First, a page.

Growing population will tap water resources

The United Nations is warning that the planet's water resources will come under intense pressure as a growing global population feeds itself.
African Union peacekeepers distribute water to internally displaced people in Mogadishu, Somalia. Developing countries contribute most to the world's population growth, and will need a lot more water to feed new mouths. ((Farah Abdi Warsameh/Associated Press))

As the world's population hits seven billon this week, the United Nations is warning that the planet's water resources will come under intense pressure.

Most population growth is in the developing world and "dwindling water supplies is the environmental issue most often raised in developing countries," says the UN Population Fund's State of World Population 2011 report.

And so they should be, argues Lester Brown, an author and founder of the Earth Policy Institute.

Brown points out that agriculture accounts for 70 per cent of the water used every year on the planet. With more mouths to feed, the world's poorest countries will make increasing demands on the resource.

"The demand for drinking water goes up but that's trivial. The demand for water to produce food is the big one. It takes a thousand tons of water to produce one ton of food. So when we look at the water issue it's really a food issue," Brown says.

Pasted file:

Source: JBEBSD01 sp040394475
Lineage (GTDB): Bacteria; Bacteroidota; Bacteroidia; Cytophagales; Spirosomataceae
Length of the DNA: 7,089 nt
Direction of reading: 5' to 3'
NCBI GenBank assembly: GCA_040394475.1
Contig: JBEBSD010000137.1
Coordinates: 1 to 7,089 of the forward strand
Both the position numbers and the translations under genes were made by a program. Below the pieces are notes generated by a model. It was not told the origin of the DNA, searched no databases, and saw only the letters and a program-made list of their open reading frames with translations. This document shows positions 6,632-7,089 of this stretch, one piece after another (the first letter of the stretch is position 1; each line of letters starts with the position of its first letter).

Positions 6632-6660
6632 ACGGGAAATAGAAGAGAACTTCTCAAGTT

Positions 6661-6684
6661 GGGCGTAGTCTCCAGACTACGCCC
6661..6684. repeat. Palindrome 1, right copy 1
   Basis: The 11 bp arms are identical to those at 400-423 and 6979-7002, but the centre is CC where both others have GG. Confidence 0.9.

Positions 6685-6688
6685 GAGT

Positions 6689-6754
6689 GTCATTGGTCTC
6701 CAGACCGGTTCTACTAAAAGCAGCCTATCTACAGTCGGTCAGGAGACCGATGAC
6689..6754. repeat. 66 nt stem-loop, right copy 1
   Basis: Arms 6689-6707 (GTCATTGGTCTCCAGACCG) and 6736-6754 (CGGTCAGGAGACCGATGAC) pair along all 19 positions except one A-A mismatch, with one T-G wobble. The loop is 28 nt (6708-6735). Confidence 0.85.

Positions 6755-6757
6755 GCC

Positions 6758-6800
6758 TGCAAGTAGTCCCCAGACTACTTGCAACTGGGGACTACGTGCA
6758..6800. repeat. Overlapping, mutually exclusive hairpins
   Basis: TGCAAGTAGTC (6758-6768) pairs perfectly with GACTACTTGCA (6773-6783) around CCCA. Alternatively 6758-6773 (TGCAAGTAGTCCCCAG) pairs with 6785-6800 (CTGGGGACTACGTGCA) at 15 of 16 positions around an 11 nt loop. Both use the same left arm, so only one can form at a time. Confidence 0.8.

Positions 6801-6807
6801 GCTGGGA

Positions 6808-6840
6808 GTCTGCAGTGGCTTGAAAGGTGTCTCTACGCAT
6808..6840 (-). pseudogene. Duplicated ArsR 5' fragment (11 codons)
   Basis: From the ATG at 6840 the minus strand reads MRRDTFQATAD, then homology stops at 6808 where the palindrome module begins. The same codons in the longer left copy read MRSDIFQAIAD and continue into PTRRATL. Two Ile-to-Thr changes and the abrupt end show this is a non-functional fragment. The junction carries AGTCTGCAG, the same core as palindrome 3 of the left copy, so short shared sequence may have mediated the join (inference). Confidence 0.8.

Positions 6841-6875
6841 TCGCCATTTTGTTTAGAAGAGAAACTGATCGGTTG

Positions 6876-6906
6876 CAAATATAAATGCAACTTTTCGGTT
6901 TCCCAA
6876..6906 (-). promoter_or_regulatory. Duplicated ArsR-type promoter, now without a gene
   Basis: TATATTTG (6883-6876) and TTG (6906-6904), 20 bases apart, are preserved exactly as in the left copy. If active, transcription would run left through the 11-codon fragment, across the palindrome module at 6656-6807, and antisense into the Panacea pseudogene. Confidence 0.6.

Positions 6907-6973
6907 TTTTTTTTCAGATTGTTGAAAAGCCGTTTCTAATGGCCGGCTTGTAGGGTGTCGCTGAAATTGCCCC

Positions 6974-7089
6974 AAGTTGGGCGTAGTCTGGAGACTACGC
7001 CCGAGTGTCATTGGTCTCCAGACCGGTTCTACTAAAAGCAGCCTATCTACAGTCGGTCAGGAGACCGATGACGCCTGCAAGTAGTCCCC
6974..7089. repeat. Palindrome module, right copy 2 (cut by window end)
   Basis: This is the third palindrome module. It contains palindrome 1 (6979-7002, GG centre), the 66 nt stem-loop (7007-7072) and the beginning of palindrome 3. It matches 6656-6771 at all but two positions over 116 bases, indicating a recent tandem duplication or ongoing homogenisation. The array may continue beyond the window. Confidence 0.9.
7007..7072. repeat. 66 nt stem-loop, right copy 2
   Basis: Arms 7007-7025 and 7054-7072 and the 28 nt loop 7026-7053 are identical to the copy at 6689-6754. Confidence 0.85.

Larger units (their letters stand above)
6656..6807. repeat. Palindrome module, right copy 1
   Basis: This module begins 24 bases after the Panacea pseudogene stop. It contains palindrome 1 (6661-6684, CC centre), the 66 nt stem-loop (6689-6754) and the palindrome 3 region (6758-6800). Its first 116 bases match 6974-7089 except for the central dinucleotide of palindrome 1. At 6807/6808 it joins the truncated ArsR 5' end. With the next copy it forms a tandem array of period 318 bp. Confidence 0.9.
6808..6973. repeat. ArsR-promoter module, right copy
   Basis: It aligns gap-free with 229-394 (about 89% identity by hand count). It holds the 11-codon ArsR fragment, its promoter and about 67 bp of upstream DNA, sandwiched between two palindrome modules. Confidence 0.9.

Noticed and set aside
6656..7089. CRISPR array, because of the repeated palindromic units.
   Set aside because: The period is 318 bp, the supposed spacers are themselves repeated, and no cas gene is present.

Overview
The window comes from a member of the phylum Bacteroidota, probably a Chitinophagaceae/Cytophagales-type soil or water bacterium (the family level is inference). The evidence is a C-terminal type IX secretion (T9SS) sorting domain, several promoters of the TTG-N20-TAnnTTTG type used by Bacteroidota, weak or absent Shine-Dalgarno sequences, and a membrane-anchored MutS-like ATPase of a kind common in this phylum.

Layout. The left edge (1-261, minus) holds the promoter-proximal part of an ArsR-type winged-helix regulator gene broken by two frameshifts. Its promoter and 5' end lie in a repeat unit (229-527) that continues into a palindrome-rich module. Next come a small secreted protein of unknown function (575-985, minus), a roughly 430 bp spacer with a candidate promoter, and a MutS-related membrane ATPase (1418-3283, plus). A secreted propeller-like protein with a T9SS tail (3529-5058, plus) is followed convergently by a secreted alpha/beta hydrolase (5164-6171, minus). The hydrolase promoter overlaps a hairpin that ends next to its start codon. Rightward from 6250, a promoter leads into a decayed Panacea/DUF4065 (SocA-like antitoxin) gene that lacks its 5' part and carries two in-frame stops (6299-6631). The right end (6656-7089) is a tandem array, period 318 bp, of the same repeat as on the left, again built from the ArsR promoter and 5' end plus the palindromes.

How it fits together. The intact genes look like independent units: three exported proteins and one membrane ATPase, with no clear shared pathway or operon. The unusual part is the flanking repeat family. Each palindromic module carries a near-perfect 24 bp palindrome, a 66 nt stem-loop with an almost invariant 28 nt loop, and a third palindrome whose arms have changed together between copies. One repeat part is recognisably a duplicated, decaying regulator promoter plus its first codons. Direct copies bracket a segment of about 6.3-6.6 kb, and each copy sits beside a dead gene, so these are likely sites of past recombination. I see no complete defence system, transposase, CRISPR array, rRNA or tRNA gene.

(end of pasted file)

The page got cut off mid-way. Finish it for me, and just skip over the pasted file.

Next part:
Countries like China and India are already buying vast tracts of agricultural land in Sudan and Ethiopia, writes Brown in his most recent book, World on the Edge: How to Prevent Environmental and Economic Collapse. And the purchase of agricultural land means the purchase of the water to irrigate that land.

But it isn't just developing countries that need to be worried. Canada is at risk, too. Canada is to fresh water what Saudi Arabia is to oil. Canada has a lot of it. The problem with that analogy is Saudi Arabia knows how much oil they have (but doesn't tell anyone). Canada, on the other hand, has never done a clear accounting of its ground water resource.

"I use the image of groundwater being like people with straws and blindfolds on in a big bathtub. Everybody's sucking the water out of the bathtub and it's fine until the very moment that the last drop of water is gone," explains Maude Barlow, national chairperson of the Council of Canadians.

Canada, though, is in an enviable position. We may not know how much there is but at least there seems to be plenty. Developing countries with growing populations know they are running out.

That's where groups like One Drop come in. It is a non-governmental organization started by Guy Laliberté, the founder of Cirque du Soleil. The group uses theatre to educate people in developing countries — like Haiti — about water. It also partners with Oxfam on projects to bring water to those most in need.

"The issues of water today are issues of poverty and not issues of resources," says Marie-Anne Champoux-Guimond, One Drop's water and education adviser. "We have to change our behaviour and our relationship with water because we don't use it in a sustainable way."